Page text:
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Yesterday, the Voice reported on something both terrifying and gross: drug resistant head lice. Turns out, some strains of these bugs have gotten so used to common treatments over the years that their exoskeletons have grown thicker and as a result, they’re hardier and can survive all but the harshest of pesticides.
Today, we present you with something even more terrifying and gross: drug resistant pubic lice, AKA crabs.
We decided to look into the issue after yesterday’s news: We wondered whether what’s true for one louse is also true for another louse, etc.
What we found Googling around is a bit troubling.
In 2001, a case study in Australia identified public lice which were resistant to pyrethrin, an insecticide commonly used to treat this infection and head lice.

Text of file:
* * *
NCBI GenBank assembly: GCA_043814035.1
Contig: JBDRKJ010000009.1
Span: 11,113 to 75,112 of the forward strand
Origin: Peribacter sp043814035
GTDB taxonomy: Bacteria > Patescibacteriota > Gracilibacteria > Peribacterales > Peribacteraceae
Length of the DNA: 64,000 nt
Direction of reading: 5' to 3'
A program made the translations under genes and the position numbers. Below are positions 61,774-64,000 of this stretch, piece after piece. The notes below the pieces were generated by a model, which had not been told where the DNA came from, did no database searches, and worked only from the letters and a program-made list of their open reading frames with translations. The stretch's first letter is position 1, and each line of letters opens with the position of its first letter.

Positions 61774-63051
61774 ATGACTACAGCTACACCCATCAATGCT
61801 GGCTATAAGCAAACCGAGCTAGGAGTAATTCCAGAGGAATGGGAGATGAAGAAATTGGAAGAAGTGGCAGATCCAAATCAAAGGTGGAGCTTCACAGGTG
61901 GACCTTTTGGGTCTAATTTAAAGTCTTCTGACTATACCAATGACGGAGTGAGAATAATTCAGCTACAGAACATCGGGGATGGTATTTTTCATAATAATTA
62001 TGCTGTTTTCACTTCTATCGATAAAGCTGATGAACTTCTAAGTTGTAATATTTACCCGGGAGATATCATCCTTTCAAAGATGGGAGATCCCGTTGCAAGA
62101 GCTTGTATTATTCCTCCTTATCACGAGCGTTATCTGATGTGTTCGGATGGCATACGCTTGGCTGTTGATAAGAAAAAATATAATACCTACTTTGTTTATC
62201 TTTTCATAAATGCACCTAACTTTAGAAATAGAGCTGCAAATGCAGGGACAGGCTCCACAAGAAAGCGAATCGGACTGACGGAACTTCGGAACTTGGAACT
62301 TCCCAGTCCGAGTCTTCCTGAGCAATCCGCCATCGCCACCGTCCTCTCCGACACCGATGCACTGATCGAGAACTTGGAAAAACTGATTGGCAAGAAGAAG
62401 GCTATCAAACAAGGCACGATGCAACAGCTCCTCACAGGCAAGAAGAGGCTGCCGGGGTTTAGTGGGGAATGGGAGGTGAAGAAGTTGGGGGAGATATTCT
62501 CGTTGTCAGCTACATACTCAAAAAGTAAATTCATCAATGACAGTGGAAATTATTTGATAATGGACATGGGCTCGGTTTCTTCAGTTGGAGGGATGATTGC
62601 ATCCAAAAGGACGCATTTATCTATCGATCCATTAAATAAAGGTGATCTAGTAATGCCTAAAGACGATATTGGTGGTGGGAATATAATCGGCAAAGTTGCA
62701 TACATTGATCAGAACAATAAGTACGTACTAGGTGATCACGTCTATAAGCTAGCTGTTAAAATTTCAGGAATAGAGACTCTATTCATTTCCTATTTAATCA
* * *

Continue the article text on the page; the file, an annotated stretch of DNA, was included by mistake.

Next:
This might have been one of the first such epidemiological reports.
Some studies even put to question the effectiveness of lindane, a controversial pesticides that, along with malathion, is used when gentler treatments don’t work.
There’s some good news, however. Drug resistant pubic lice don’t seem to run quite as rampant as drug resistant head lice. And the New York Department of Health and Mental Hygiene told us that it had not heard reports of these nasty things in the city.
FYI: Prophylactics, such as condoms, don’t protect against lice. Like, at all.
Planned Parenthood says: “Pubic lice are easily spread, and there is no protection. The only thing that can reduce your risk of getting pubic lice is limiting the number of people with whom you have intimate or sexual contact. If you or your partner has pubic lice, do not have sex again until treatment is complete.”
And on that note, enjoy your summer lovin’ responsibly.